But these were only a fragment. Plenty of this leaven remained in England. In the subsequent reigns of James I. and Charles I. its effects were seen in struggles of the most complicated character which finally issued in the execution of the king, the advent of Cromwell, the profound lessons of Commonwealth and Protectorate, the restoration of the Monarchy, and the Toleration Act of 1689. In all this long struggle for religious freedom, Protestant dissent played the most important part. The Puritan occupied the most conspicuous position on the stage. He on the whole had the earliest and clearest vision, gave the most definite testimony, suffered, at the time, if we except the Catholics, the most privations, and in the retrospect has probably received rather more than his full measure of credit and glory.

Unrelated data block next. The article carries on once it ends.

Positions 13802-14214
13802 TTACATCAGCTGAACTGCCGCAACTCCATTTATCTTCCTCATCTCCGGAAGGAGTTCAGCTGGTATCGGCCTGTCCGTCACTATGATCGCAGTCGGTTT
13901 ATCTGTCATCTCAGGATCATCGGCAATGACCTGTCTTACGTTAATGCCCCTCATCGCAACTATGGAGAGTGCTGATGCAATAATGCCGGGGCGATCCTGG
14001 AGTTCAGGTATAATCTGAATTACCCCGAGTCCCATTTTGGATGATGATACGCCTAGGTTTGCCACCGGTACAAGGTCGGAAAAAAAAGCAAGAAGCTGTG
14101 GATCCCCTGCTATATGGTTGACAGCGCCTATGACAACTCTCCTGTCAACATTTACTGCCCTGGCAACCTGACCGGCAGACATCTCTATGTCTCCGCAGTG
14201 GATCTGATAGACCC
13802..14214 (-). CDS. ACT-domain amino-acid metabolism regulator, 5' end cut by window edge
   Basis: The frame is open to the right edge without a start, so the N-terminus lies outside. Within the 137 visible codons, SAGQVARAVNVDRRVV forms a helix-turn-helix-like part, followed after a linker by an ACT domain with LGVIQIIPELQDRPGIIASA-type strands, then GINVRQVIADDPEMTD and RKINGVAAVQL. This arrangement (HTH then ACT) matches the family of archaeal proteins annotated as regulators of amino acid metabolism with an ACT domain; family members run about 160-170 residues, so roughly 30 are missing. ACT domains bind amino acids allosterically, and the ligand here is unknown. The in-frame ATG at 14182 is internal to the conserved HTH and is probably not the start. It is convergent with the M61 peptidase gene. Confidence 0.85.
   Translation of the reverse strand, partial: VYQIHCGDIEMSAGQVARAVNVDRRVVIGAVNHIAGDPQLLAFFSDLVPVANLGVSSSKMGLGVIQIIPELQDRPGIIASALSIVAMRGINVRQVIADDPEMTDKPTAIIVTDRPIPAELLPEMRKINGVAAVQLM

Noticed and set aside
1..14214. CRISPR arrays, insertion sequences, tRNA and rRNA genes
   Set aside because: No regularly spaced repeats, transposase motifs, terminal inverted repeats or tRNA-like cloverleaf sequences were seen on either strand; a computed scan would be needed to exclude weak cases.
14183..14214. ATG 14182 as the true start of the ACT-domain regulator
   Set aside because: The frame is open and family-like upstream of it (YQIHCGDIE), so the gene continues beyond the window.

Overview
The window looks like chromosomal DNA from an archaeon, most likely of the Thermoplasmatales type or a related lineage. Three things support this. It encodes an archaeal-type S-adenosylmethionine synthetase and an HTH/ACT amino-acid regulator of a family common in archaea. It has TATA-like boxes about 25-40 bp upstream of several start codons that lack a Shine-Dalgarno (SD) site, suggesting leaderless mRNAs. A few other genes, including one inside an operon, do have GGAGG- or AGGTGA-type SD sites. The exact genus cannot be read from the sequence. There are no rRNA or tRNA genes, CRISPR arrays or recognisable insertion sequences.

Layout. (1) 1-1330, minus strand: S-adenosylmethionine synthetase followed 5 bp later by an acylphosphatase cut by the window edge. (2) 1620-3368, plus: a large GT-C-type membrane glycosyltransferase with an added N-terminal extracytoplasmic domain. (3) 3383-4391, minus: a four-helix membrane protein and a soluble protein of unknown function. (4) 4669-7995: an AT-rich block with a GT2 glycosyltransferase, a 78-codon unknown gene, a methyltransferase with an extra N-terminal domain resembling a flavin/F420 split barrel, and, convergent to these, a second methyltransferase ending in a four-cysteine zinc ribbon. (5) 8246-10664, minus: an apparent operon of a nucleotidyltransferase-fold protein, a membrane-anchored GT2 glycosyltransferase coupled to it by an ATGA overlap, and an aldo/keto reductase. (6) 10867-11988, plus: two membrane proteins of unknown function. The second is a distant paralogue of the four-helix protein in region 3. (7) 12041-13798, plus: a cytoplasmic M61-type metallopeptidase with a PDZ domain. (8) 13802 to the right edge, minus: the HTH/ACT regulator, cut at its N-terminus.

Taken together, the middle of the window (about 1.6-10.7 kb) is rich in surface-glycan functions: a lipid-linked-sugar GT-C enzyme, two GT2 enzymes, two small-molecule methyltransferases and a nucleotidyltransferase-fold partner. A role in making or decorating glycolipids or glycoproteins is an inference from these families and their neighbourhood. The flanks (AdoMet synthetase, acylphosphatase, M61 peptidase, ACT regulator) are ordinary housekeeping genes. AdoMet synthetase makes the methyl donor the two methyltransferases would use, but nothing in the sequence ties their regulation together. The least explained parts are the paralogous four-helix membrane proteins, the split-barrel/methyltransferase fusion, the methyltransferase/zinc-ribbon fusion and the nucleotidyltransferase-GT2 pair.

Especially have we in New England, rejoicing in our heritage, been disposed minutely to investigate and graphically to make the most of the achievements of the Puritan party, both in England and America. This is entirely commendable. But something is to be said for those who from first to last remained in the communion of the English Church and did what they could to fight out the battle for religious freedom within her ranks. They played no small or unhandsome part in the great achievement, though they have been comparatively overlooked. There was always an influential remnant of Churchmen, both lay and clerical, whose learning, social standing and sobriety of judgment gave them a conserving power which